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Clinical Epigenetics

, 11:139 | Cite as

Dietary intakes and biomarker patterns of folate, vitamin B6, and vitamin B12 can be associated with cognitive impairment by hypermethylation of redox-related genes NUDT15 and TXNRD1

  • Yu An
  • Lingli Feng
  • Xiaona Zhang
  • Ying Wang
  • Yushan Wang
  • Lingwei Tao
  • Zhongsheng Qin
  • Rong XiaoEmail author
Open Access
Research
Part of the following topical collections:
  1. Neurology and Psychiatry Epigenetics

Abstract

Background

B vitamins in the one-carbon metabolism pathway (folate, vitamin B6, and vitamin B12) have been implicated in DNA methylation, and their deficiency may contribute to cognitive decline through increased homocysteine (Hcy) levels and subsequent oxidative damage. The aim of this study was to investigate whether B vitamin deficiency and increased Hcy could interact with DNA methylation of oxidative-related genes and exacerbate cognitive impairment.

Methods

Participants were selected from a large cohort study entitled the Effects and Mechanism Investigation of Cholesterol and Oxysterol on Alzheimer’s disease (EMCOA) study. We included 2533 participants who completed a selection of comprehensive cognitive tests and a semiquantitative food frequency questionnaire (FFQ) and were followed for an average of 2.3 years. The longitudinal effects of B vitamin intake on cognitive decline were examined using linear mixed-effect models. Seven mild cognitive impairment (MCI) patients, in the predementia stage of Alzheimer’s disease (AD), and fivev healthy controls were selected for the discovery of genome-wide differentially methylated CpG sites. Candidate oxidative stress-related genes significantly correlated with serum levels of B vitamins were selected for validation in 102 MCI patients and 68 controls. The correlations between DNA methylation levels and serum concentrations of B vitamins and oxidative biomarkers were analyzed with Spearman’s correlation. The interactive effects of DNA methylation and B vitamins on cognitive performance were further evaluated by multiple linear regression.

Results

In the prospective analysis, inadequate dietary intake of vitamin B12 was significantly associated with accelerated cognitive decline, whereas adequate folate, vitamin B6, and vitamin B12 intakes were significantly associated with better cognitive reserve. In the case-control analysis, the DNA methylation levels of NUDT15 and TXNRD1 were examined, and significantly hypermethylated sites were identified in MCI patients. Significant correlations of hypermethylated sites with serum levels of folate, homocysteine (Hcy), and oxidative biomarkers were observed, and interactive effects of B vitamins and hypermethylated sites were significantly associated with cognitive performance.

Conclusion

Adequate dietary folate at baseline predicted a better cognitive reserve, while decreased serum levels of B vitamins may contribute to cognitive impairment by affecting methylation levels of specific redox-related genes.

Trial registration

EMCOA, ChiCTR-OOC-17011882, Registered 5th, July 2017-Retrospectively registered, http://www.medresman.org/uc/project/projectedit.aspx?proj=2610

Graphical Abstract

Keywords

Folate Vitamin B12 DNA methylation Oxidative stress Cognitive impairment 

Abbreviations

8-iso-PGF2α

8-Iso-prostaglandin F2α

8-OHdG

8-Hydroxy-desoxyguanosine

AD

Alzheimer’s disease

AVLT

Auditory Verbal Learning Test

BMI

Body mass index

CHD

Coronary heart disease

DSB

Digit span backward

DSF

Digit span forward

EMCOA

Effects and Mechanism Investigation of Cholesterol and Oxysterol on Alzheimer’s disease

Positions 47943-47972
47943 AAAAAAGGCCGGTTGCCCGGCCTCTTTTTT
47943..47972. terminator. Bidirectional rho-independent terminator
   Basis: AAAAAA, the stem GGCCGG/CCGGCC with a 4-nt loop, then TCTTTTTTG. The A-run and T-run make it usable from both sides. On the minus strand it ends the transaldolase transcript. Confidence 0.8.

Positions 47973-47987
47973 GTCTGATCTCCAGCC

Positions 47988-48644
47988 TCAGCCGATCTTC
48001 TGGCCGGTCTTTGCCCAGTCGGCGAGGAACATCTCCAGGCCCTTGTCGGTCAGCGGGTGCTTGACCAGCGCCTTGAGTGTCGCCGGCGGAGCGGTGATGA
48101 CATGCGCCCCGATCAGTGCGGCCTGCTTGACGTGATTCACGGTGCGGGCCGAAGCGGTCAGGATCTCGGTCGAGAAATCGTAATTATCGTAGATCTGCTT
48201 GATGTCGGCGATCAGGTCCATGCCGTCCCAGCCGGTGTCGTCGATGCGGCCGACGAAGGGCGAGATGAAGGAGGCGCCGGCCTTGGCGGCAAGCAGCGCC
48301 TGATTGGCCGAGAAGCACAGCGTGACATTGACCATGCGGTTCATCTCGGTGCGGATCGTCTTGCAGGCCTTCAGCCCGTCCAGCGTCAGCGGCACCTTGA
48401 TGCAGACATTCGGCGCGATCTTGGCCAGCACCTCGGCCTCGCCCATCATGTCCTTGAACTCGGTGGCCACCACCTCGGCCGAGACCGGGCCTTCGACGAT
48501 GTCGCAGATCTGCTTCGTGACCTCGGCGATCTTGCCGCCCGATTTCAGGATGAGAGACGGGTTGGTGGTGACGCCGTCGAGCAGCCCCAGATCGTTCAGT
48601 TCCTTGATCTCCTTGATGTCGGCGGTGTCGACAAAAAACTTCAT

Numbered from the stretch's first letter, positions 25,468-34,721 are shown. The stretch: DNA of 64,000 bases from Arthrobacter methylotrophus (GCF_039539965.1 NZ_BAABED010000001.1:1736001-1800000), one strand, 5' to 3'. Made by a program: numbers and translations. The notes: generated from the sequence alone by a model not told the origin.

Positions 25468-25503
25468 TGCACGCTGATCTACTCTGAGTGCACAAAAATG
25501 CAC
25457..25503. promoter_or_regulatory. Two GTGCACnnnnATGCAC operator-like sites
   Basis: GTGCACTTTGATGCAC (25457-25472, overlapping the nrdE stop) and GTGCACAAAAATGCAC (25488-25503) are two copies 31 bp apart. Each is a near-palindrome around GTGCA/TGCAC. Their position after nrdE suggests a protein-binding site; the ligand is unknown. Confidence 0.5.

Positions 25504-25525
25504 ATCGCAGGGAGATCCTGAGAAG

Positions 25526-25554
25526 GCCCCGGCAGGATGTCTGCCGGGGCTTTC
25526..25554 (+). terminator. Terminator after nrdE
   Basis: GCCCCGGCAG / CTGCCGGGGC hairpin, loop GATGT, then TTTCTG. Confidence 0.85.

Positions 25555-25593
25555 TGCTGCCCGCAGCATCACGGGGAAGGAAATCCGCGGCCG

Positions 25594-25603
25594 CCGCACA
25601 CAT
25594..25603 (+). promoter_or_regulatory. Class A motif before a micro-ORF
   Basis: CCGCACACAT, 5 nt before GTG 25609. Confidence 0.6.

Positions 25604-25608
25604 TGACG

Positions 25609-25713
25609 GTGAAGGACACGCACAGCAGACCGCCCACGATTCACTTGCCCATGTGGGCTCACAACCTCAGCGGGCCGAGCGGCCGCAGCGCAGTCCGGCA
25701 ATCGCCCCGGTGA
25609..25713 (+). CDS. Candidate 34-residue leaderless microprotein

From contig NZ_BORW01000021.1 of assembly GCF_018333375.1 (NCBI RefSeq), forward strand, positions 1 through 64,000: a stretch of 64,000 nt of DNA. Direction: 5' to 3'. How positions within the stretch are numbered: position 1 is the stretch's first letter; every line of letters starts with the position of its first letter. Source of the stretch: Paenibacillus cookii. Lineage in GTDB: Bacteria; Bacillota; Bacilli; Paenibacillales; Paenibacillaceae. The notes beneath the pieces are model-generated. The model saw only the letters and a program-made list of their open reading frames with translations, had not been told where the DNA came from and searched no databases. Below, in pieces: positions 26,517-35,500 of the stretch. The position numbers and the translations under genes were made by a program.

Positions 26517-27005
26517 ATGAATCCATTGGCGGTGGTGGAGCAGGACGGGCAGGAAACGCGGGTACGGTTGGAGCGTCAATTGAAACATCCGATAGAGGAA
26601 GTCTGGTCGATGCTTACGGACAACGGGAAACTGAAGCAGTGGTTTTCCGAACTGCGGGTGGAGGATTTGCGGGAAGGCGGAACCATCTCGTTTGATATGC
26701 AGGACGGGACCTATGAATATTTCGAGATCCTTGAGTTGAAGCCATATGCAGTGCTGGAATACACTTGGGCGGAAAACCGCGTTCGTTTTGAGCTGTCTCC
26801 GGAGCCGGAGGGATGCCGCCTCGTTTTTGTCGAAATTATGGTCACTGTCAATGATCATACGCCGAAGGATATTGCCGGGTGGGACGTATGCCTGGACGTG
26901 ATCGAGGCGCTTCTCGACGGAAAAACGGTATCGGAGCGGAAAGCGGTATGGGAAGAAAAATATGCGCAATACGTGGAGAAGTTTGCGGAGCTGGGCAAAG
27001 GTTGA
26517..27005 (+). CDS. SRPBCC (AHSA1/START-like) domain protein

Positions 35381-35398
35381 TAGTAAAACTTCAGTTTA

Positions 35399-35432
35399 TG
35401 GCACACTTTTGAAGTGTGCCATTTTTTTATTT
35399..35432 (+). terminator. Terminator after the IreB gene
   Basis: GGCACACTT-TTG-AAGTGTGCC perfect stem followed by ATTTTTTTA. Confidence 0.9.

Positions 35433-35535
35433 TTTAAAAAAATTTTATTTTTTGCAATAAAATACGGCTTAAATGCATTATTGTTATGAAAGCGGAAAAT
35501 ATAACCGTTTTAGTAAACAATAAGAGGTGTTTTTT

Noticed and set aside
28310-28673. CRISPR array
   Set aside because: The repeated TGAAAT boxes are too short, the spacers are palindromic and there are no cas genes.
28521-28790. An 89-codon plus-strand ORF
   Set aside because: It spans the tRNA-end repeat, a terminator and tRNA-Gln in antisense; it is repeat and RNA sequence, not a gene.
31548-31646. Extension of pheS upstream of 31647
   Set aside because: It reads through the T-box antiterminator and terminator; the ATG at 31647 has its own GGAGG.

FDR

False discovery rate

FFQ

Food Frequency Questionnaire

Hcy

Homocysteine

Hcy

Homocysteine

LMT

Logical Memory Test

MCI

Mild cognitive impairment

MDA

Malondialdehyde

MMSE

Mini-Mental State Examination

MoCA

Montreal Cognitive Assessment

NUDT15

Nudix hydrolase 15

RCT

Randomized controlled trials

ROS

Reactive oxygen species

SAM

S-adenosyl-methionine

SDMT

Symbol Digit Modalities Test

TXNRD1

Thioredoxin reductase 1

WMS-RC

Wechsler Memory Scale-Revised, Chinese version

Background

Alzheimer’s disease (AD) is a chronic and progressive disorder causing deterioration of cognitive function beyond the normal aging process among older people worldwide, ranging in severity from predementia stages such as mild cognitive impairment (MCI) to clinical stages of dementia [1]. As a leading chronic disease contributing to disability and dependence, AD is characterized by progressive cognitive decline and growing functional impairment, beginning with mild difficulties with instrumental activities of daily living (ADL), such as using a telephone and managing medication, and ending with the loss of basic ADL, such as bathing, eating, and dressing [2].

MCI is considered to be a transitional stage between healthy aging and dementia, characterized by cognitive deficits in several domains greater than expected for an individual’s age but slight or no impairment in instrumental ADL [3]. Dementia refers to severe brain disorders associated with largely generalized cognitive dysfunction, behavioral disturbances, loss of basic ADL, disability and dependency associated with personal, social, and economic burden [4]. Such concomitant cognitive and functional difficulties increase dependence to negatively affect quality of life (QOL), which is a multidimensional construct integrating cognitive function, physical function, social interactions, mental well-being, and mood [5].

The World Alzheimer Report 2018 has estimated that 46.8 million people were suffering from dementia globally in 2015, and the number is predicted to triple by 2050 [6]. Consequently, AD presents continuous social and economic challenges with an ever-increasing aging population. It has been acknowledged that the neurodegenerative process during AD is inevitably irreversible, but early intervention in MCI, including decreasing the risk factors, is promising [7]. As a result, the exploration of strategies to prevent or delay the onset of AD, including identification of risk factors of MCI, has become a major priority of global public health.